Alphabet In Pictures - Fruits and Vegetables
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Eating the Alphabet by Lois Ehlert. While teaching upper- and lowercase letters to preschoolers, Ehlert introduces fruits and vegetables from around the world. Get A Copy. Board Book , 28 pages. More Details Original Title.
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Sort order. Start your review of Eating the Alphabet. May 13, Tiffany rated it really liked it. Just as the sub-title indicates, this is an A to Z listing of fruits and vegetables paired with water color illustrations. The best part? Using it as a tool. For younger children: letter identification by sight or by sound.
Each food is labeled in upper as well as lower case letters. The book is a spring board for a letter game at the store, in the kitchen, etc. Our fam Just as the sub-title indicates, this is an A to Z listing of fruits and vegetables paired with water color illustrations. Our family is doing this and it's actually quite fun.
It's in the book! Shelves: reviewed , z , childrens , picture-books , readbooks-female-author-or-illust , zz-4star , fiction.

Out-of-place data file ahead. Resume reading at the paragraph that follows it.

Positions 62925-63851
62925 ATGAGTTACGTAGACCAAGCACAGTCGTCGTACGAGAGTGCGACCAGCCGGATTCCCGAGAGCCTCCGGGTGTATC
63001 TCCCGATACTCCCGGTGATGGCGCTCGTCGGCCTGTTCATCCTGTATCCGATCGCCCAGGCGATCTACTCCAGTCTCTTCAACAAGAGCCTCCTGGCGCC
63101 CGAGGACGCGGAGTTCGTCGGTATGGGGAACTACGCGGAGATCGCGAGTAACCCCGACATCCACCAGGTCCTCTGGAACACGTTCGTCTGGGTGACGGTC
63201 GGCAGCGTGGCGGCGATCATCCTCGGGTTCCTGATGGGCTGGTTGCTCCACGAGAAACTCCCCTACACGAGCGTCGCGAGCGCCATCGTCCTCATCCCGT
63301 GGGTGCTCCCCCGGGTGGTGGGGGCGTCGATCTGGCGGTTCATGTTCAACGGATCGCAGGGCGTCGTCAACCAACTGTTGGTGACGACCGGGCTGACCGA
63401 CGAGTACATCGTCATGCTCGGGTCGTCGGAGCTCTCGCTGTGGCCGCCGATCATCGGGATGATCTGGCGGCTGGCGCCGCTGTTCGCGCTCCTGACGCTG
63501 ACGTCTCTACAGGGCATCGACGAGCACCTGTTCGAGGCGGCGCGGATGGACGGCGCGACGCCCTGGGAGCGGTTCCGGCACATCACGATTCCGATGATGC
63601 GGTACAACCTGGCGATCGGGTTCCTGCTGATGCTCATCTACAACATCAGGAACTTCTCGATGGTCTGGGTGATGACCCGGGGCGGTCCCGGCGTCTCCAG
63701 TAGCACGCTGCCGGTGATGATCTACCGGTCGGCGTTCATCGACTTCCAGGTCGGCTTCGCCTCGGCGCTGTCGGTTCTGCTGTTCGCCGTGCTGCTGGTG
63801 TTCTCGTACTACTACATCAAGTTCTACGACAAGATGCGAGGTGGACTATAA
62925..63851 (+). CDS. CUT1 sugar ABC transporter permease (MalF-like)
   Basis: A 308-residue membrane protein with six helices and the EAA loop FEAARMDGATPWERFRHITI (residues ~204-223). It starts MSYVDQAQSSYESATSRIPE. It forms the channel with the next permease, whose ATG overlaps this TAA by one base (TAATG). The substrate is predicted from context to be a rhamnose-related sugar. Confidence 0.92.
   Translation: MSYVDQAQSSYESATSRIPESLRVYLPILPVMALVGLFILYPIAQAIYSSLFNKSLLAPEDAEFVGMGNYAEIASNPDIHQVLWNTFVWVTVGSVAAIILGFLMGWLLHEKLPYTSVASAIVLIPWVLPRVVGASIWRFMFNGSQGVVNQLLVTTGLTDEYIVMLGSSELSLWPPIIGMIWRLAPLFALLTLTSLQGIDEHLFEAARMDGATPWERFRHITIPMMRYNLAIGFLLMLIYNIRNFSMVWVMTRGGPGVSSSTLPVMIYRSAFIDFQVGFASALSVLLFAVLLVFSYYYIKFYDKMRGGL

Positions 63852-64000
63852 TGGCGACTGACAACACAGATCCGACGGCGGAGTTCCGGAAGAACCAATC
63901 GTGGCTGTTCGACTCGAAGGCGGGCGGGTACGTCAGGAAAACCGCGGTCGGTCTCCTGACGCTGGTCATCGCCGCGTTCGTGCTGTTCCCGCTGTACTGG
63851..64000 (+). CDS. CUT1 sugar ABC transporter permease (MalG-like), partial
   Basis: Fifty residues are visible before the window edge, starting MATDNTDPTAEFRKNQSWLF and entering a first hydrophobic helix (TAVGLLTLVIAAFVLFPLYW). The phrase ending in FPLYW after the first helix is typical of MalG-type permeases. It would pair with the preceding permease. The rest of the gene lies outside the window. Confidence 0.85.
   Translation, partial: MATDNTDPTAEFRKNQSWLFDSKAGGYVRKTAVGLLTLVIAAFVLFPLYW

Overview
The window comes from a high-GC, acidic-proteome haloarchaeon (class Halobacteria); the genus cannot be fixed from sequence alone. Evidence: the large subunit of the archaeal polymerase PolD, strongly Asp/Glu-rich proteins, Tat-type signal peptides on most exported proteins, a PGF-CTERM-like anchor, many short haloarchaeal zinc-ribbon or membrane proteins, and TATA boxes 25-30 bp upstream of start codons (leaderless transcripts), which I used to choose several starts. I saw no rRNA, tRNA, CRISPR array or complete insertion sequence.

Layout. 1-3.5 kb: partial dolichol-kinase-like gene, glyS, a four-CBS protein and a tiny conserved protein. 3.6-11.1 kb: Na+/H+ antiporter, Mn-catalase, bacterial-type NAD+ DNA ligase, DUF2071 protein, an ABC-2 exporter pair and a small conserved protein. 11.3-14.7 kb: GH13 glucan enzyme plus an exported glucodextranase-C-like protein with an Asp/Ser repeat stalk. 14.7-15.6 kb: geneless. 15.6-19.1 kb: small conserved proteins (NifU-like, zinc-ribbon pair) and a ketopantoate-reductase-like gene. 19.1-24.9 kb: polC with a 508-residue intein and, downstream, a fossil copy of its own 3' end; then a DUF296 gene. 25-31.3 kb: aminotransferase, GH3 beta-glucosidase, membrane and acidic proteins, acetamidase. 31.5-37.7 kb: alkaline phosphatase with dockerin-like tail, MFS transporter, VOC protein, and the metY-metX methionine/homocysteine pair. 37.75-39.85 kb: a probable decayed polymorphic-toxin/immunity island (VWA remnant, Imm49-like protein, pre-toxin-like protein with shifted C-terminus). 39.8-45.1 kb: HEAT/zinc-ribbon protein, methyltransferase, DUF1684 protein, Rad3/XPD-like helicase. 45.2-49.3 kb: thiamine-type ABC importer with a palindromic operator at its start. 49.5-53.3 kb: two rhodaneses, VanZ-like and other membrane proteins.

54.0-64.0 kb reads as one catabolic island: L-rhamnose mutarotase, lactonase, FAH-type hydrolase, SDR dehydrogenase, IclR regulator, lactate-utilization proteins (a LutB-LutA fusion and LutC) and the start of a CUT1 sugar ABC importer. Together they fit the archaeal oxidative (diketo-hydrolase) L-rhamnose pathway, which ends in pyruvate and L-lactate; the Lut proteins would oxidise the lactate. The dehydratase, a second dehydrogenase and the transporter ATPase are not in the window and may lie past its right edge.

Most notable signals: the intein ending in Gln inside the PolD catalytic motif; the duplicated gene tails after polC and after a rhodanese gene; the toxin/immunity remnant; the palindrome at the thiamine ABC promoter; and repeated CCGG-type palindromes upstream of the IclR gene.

The ABC List of Healthy Fruits and Vegetables
I kept being reminded of the book The Little Engine That Could and how good the apples and oranges looked on the book cover. I think this book could get young kids interested in eating various vegetables and fruits. I actually learned some facts. It is also terrific for beginning readers because throughout the book each fruit and vegetable is spelled in both capital and small letters. This is intended for young child from ages The main purpose of this book is to educate children about the Alphabet while teaching them the names of many fruits and vegetables.
For each letter in the book their are pictures of both veggies and fruits that start with that letter. Some letter only have one picture but some have up to six. The illustrations are bright and vibrant. I only gave this book three stars for a few reasons. Some of the fruits and veggies mentioned are not commonly known and are even hard to pronounce for older adults. Also the picture are not very clear and detailed. The best thing about this book is at the end where each fruit and veggie pictures is described. This would be the perfect book for starting a cooking lesson or a lesson about eating healthy.